God pours out his loving-kindness generously upon all people whether or not they acknowledge and appreciate him. We are to do the same with that which he gives us. In Matthew 10:8, Jesus told his disciples concerning miraculous powers, “Freely you have received, freely give.” Can you see any reason that his command would not apply to anything he has graciously given us? Could it not be that the seemingly problematic last verse of Matthew 5 – “Be perfect, therefore, as your heavenly Father is perfect” – is explained by this? It is the identical perfect loving-kindness that pours into us, that pours out of us.
Pure water flowing into containers illustrates one aspect of mercy. In 2 Corinthians, Paul compares our bodies to earthenware pots. Yet, it is not only mercy that flows into us but all aspects of the life of God:
But we have this treasure in jars of clay to show that this all-surpassing power is from God and not from us. We are hard pressed on every side, but not crushed; perplexed, but not in despair; persecuted, but not abandoned; struck down, but not destroyed. We always carry around in our body the death of Jesus, so that the life of Jesus may also be revealed in our body. For we who are alive are always being given over to death for Jesus’ sake, so that his life may be revealed in our mortal body.
2 Corinthians 4:7-11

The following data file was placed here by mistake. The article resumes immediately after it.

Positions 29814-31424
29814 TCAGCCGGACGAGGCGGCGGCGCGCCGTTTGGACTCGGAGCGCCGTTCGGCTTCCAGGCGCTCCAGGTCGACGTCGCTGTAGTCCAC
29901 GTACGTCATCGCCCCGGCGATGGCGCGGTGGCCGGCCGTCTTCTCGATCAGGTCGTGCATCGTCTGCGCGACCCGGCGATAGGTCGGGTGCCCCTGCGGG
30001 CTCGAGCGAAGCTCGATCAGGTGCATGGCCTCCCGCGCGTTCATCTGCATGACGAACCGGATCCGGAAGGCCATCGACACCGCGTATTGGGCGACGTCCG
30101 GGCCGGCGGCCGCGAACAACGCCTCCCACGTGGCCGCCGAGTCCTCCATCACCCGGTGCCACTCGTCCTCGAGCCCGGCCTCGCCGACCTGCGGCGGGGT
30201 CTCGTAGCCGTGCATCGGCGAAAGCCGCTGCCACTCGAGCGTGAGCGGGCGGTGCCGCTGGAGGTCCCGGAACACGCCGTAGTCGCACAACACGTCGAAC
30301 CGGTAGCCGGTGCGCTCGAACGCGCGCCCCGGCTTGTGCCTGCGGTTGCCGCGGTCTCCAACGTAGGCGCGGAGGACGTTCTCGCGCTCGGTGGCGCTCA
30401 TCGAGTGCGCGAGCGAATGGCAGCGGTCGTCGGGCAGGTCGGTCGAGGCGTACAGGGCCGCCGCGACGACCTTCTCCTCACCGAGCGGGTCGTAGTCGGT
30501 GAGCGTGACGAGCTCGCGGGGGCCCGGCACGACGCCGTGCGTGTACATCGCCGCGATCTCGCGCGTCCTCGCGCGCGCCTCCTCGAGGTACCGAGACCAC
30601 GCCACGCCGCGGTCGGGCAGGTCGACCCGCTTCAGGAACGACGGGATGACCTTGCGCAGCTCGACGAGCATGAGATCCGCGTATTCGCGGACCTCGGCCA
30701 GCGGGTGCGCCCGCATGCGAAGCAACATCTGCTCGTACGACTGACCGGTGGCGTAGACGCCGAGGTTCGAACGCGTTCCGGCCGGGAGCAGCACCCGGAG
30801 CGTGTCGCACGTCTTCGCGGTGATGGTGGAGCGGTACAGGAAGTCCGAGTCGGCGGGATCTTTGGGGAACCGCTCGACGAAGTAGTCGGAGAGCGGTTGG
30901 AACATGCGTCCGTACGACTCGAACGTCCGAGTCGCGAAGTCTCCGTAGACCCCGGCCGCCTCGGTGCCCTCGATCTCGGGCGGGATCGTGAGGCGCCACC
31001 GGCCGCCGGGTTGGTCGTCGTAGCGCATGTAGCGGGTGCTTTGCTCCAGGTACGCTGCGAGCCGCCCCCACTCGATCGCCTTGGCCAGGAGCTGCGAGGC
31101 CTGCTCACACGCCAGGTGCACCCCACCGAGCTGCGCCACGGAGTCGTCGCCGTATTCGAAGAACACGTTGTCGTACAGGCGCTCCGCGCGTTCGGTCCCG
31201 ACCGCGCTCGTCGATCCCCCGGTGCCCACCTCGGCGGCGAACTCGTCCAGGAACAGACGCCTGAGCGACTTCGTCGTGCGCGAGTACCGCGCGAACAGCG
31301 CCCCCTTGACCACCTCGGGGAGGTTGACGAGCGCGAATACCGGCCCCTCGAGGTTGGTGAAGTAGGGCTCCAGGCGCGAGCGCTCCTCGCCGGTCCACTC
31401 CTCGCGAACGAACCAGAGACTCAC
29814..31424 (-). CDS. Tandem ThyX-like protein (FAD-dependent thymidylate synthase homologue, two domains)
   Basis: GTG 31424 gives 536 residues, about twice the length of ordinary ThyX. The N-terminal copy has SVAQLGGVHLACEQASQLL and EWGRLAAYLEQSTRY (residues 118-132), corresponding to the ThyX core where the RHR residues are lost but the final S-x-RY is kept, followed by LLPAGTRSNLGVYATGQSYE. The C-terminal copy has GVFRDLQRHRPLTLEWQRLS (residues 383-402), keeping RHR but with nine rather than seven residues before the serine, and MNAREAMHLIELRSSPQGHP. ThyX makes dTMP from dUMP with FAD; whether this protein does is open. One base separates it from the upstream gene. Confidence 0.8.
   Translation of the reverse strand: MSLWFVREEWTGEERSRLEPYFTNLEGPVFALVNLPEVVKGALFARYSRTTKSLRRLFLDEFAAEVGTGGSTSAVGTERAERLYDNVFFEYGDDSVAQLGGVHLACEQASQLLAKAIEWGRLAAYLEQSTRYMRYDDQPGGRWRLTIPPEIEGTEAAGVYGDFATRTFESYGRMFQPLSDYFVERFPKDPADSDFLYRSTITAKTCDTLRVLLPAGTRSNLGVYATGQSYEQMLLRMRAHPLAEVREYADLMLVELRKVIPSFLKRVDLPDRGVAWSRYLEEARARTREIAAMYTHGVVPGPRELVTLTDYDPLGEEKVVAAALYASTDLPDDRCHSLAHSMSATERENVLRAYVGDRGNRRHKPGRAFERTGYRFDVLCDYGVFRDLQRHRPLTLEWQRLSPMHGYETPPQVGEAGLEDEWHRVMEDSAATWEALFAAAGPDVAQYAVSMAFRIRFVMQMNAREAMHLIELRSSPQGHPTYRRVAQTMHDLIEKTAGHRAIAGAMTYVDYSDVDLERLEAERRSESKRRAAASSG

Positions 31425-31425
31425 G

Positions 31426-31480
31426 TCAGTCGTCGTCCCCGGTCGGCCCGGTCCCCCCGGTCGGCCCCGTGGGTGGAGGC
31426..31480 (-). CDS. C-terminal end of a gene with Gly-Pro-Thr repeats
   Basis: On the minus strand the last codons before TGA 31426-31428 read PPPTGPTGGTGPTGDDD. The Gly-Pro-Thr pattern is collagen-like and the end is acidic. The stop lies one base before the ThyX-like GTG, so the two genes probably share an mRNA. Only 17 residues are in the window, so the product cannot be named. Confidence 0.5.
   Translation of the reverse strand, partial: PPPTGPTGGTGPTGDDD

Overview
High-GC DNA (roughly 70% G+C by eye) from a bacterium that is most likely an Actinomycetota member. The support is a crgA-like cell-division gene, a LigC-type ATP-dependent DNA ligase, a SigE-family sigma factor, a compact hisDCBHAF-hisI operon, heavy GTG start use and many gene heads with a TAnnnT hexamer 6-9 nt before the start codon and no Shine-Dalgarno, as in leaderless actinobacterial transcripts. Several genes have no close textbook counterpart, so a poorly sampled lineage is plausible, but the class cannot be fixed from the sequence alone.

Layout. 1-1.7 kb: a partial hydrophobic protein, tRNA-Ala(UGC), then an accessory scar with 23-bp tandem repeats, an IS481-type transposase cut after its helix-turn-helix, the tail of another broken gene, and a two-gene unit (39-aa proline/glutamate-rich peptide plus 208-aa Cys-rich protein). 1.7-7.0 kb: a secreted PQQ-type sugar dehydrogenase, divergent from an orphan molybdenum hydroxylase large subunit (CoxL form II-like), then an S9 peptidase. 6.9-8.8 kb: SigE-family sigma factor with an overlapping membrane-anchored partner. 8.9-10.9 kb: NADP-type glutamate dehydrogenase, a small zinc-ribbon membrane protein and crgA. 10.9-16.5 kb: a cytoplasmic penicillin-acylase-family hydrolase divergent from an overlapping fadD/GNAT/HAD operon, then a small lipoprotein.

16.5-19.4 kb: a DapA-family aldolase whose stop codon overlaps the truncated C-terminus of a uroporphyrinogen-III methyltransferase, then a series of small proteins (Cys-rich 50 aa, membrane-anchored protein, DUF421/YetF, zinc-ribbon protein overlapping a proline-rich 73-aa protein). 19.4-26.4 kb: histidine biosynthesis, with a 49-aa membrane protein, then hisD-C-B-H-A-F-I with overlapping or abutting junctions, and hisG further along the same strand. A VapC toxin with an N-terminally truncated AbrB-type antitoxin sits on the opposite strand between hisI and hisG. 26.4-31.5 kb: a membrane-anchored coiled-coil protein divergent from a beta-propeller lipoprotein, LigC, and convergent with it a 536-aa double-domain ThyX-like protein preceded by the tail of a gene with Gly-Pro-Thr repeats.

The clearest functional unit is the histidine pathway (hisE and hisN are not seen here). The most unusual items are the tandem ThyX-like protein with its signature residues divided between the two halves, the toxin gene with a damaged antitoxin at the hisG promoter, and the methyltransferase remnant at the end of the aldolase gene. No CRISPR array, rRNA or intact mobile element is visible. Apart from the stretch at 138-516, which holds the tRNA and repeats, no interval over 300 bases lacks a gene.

2 Corinthians is a letter that speaks of spirituality to a group of Christians who, for the most part, were much more attached to the temporal. In verse 18 of the above chapter, Paul tells them: “So we fix our eyes not on what is seen, but on what is unseen, since what is seen is temporary, but what is unseen is eternal.” They were more than their clay jars. That which mattered was the invisible and eternal. The world can’t see the real us except through the transformed lives we live here on earth. In 2 Corinthians 3:18, just a few verses before the above passage, it says that as we behold or reflect the Lord’s glory, we “are being transformed into his likeness with ever-increasing glory, which comes from the Lord, who is the Spirit.” It is not God’s first and foremost goal to forgive us (that is only part of the process). He desires to transform us into perplexingly good people living astonishingly good lives. If we stay close, if we go to the Lord as Moses did and found his face glowing (2 Corinthians 3:7) – then in Christ, we find that we are not simply changed outwardly as Moses was, but that we are progressively transformed to be like Christ. The life of Christ is within us, and we show mercy because of who we are becoming. Forgiveness is merely the beginning; the good news is the transformation from earthbound folks into spiritual people. Jesus’ life is revealed in these mortal bodies (2 Corinthians 4:11).